So, yeah. If you’re using someone’s name, so “Peter’s place”, you’ll just drop the “place” and say “Peter’s”. However, if you’re using pronouns such as “my” or “Mine”, “your” or “Yours” you have to switch between the possessive determiner such as, “my, your, his, her, our, their” and use the possessive pronoun such as, “mine, yours, his, hers, ours, theirs”. Don’t get too bogged down in the grammar here guys. But I did want to mention it in case you wanted to go away and look this up. And when I say the… the phrase “bogged down”, “to be bogged”. “B-O-G-G-E-D”, “Bogged”. “Bogged down”, “To be bogged”, it means to get your car stuck in the mud. So, if you’re driving your car and it gets its wheels caught up in the mud, or the sand, any kind of substrate or dirt, soil, sand, mud, whatever it is, if your car gets stuck that’s “getting bogged”. And, “bogged down” is like it’s sinking into the mud. And if I say that metaphorically with regards to something like “Getting bogged down in grammar”, or “Getting bogged down in the details”, it means getting stuck, or thinking about too much, thinking about in detail, really focusing on the grammar, focusing on these details. So, when I say, “Don’t get bogged down”, it means don’t focus too much, don’t… don’t get stuck on, don’t worry too much about the details or the grammar here for this example.

Anyway, let’s do a little switching substitution drill where I’m going to say, for example, the first sentence, “Pete’s heading to my place”, “Pete’s heading to my place”, and I want you to try and change the sentence to use the possessive pronoun where you would change the sentence to “Pete’s heading to mine”. Instead of “Pete’s heading to my place” you say, “Pete’s heading to mine”. So listen and repeat after me.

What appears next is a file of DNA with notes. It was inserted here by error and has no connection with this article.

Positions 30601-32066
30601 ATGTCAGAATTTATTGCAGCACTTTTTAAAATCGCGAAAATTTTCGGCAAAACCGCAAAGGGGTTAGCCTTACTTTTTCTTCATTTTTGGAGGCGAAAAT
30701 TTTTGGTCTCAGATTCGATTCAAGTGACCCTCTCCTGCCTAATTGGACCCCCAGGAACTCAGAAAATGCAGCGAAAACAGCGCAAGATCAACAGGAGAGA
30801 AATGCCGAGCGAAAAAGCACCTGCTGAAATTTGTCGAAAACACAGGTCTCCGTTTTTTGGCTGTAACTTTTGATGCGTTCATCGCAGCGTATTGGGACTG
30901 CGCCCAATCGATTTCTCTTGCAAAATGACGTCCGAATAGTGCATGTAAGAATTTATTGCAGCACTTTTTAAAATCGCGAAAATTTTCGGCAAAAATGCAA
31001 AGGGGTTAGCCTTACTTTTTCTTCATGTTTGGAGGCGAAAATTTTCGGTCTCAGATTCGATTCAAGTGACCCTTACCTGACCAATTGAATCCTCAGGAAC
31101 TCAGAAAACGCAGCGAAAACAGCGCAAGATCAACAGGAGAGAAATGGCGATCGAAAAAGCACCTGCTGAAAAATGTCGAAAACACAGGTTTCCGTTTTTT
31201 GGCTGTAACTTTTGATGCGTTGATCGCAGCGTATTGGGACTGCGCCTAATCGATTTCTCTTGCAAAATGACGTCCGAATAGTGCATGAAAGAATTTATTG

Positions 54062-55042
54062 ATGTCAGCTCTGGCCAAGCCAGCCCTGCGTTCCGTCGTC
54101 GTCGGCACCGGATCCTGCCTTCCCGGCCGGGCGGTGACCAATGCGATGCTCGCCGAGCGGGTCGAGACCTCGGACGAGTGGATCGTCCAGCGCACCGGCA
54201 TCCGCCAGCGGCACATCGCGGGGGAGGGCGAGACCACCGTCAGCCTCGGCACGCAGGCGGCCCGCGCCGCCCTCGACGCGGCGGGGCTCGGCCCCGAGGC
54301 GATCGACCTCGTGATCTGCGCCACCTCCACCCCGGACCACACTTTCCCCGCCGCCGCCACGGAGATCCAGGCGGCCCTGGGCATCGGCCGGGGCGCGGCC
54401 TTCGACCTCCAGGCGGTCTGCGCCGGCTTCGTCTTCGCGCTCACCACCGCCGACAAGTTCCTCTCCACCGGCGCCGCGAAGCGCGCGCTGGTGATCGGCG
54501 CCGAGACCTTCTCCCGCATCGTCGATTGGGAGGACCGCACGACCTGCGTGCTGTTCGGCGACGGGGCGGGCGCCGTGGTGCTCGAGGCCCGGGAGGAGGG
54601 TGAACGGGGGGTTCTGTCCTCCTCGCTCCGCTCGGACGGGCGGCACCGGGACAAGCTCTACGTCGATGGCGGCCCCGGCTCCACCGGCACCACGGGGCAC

Pete’s heading to my place.

Pete’s heading to mine.


Pete’s heading to your place.

Pete’s heading to yours.


Pete’s heading to his place.

Pete’s heading to his.


Pete’s heading to her place.

Pete’s heading to hers.


Pete’s heading to our place.

Pete’s heading to ours.


Pete’s heading to their place.

Pete’s heading to theirs.


Tonight, Jane’s coming to my place.

Tonight, Jane’s coming to mine.


Tonight, Jane’s coming to your place.

Tonight, Jane’s coming to yours.


Tonight, Jane’s coming to his place.

Tonight, Jane’s coming to his.


Tonight, Jane’s coming to her place.

Tonight, Jane’s coming to hers.


Tonight, Jane’s coming to our place.

Tonight, Jane’s coming to ours.


Tonight, Jane’s coming to their place.

Tonight, Jane’s coming to theirs.

So, we’ll just do a few more with names and then the “’s” and then we’ll finish up guys.

I’m going to Pete’s place for lunch.

I’m going to Pete’s for lunch.


I’m going to Jane’s place this evening.

I’m going to Jane’s this evening.


I’m going to John’s place this arvo.

I’m going to John’s this arvo.

So, that was the episode for today guys. I hope you’re enjoying it, I hope this is helping you guys learn to understand spoken English as spoken by natives, and if you are interested in speaking like a native I hope it’s really helping with that as well. Anyway, [I’m] trying to keep these episodes brief so you can listen multiple times without listening to a lot of intro and outro speech, so I’ll cut it there and chat to you guys soon. All the best!